- CIA Director George Tenet, on a brief visit to Islamabad
last weekend, conferred with President Pervez Musharraf on what was described
as the need for "more and better intelligence" from ISI.
- The CIA has reportedly submitted a list of six more nuclear
scientists it wants to probe on suspicion of having links with al-Qaeda.
Two of the six - Dr. Suleiman Asad and Dr. Muhammad Ali Muktar - have been
working in Kahora Research Laboratories. They are in Myanmar (Burma) doing
undisclosed research with Burmese scientists.
- Dr. Sultan Bashiruddin Mahmud, the former director of
the Pakistan Atomic Energy Commission, and Chief Engineer Dr. Chaudry Abdul
Majeed have been questioned by a joint FBI-ISI team.
- Apparently anxious to avoid further U.S. probes into
Pakistan's ultra-secret nuclear weapons program, these two scientists have
been advised by the government to remain in Myanmar until further notice.
- The CIA, according to PAEC sources, wishes to conduct
a separate interrogation based on documents seized in Kabul. Mahmud is
a close associate of Gul. They were colleagues when Gul ran ISI.
- Mahmud is one of three scientists who befriended Taliban
leaders. He is an expert in enriched uranium and plutonium. He has lectured
all over Pakistan and praised the Taliban as "the wave of the future
- Mahmud and two of his colleagues were detained in late
October as a result of U.S. questions about Pakistani "relief"
organizations active in Taliban-run Afghanistan, including an agricultural
project near Kandahar.
- Spreading Plutonium to Other Muslims
- They admitted to meeting with al-Qaeda associates of
bin Laden and were officially cleared of passing on nuclear secrets. Mahmud
says publicly that plutonium production is not a state secret and advocates
increasing plutonium output to help other Islamic nations build nuclear
- After the start of the U.S. bombing campaign Oct. 7,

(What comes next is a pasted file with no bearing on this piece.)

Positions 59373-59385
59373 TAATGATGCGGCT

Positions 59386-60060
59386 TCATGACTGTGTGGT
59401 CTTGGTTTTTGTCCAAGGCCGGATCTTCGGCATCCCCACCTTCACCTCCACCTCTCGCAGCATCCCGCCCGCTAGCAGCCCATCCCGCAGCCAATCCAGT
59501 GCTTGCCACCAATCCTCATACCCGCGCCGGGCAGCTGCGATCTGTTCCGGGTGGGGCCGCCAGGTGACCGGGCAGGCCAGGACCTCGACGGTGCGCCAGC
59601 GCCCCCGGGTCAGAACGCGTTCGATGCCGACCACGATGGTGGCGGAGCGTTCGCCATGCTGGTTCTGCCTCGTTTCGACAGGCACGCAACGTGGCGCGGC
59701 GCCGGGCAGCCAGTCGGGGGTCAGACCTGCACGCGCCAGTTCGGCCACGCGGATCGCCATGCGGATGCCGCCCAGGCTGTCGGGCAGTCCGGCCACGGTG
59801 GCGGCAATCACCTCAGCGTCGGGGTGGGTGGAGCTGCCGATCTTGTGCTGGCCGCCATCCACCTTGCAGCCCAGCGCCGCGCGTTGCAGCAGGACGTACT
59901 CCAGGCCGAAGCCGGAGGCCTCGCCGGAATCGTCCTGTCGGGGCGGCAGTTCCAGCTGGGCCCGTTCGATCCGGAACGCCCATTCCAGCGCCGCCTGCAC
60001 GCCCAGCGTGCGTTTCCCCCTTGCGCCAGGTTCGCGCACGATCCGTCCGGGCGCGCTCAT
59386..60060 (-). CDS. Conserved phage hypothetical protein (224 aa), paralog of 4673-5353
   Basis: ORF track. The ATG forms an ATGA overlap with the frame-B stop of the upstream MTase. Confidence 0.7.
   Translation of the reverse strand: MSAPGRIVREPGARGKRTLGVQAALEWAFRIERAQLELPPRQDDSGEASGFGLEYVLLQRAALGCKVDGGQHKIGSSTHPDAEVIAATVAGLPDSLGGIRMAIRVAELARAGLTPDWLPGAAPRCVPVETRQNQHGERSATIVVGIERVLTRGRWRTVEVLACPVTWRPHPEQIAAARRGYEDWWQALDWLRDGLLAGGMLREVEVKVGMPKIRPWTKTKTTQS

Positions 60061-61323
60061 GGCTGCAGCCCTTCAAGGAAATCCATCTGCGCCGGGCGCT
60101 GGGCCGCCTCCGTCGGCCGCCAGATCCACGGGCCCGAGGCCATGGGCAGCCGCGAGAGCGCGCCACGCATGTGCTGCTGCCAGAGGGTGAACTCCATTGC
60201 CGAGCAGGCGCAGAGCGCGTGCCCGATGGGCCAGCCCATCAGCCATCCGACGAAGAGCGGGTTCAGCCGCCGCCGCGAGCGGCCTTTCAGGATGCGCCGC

Musharraf ordered an immediate redeployment of Pakistan's nuclear arsenal
to six new secret locations, including separate storage facilities for
uranium and plutonium cores and their detonation mechanisms. Army
colleagues now say privately Musharraf was fearful of assassination by
extremists who were already accusing him of betraying Islam and selling
out to the United States. There also were rumors of a coup by hard-line
- The officer corps is 20 percent fundamentalist, according
to a post Sept. 11 confidential survey by military intelligence, which
operates separately from ISI.
- Pakistan's nuclear scientists are known as "profoundly
fundamentalist" and anti-American. They are particularly resentful
of America's economic and military sanctions against Pakistan as punishment
for their country's nuclear weapons program.
- Their guru is Abdul Qadir Khan, the scientist who devised
Pakistan's first nuclear weapon. Pakistan now has an estimated 20 such
weapons in its arsenal.
- ISI is still widely distrusted by western intelligence
agencies and by all levels of Pakistani society, from people in the street
to top political leaders. An ISI general who is regional director in one
of the tribal areas told an important tribal leader known to this reporter:
"After Afghanistan, Pakistan is next on America's list of countries
to be conquered, and after Pakistan, Iran will be next. All that war talk
about Iraq being next is just a smokescreen."
- The tribal leader said "such silly statements are
typical of the Islamist state of paranoia." Gul has been touring federally
administered tribal areas along the border with Afghanistan with much the
same message about Washington's plans for conquest in the region.
- ISI is undergoing a traumatic shock in the wake of the
Taliban's defeat, according to knowledgeable secular political party leaders.
- "They have lost thousands of operatives in Afghanistan,"
said one key politician who did not wish to be named. ISI also facilitated
the transfer to Afghanistan in the past two months of thousands of young
religious school students who had been proselytized by their clerical teachers
to volunteer to fight with Taliban.
- Musharraf had a dangerous precedent in mind. Six years
ago, a group of Pakistani army officers was arrested for plotting to kill
Army Chief of Staff Gen. Abdul Waheed. He had fired the ISI chief for secretly
assisting Muslim rebels in several countries.
- Copyright 2001 by United Press International.
- All rights reserved.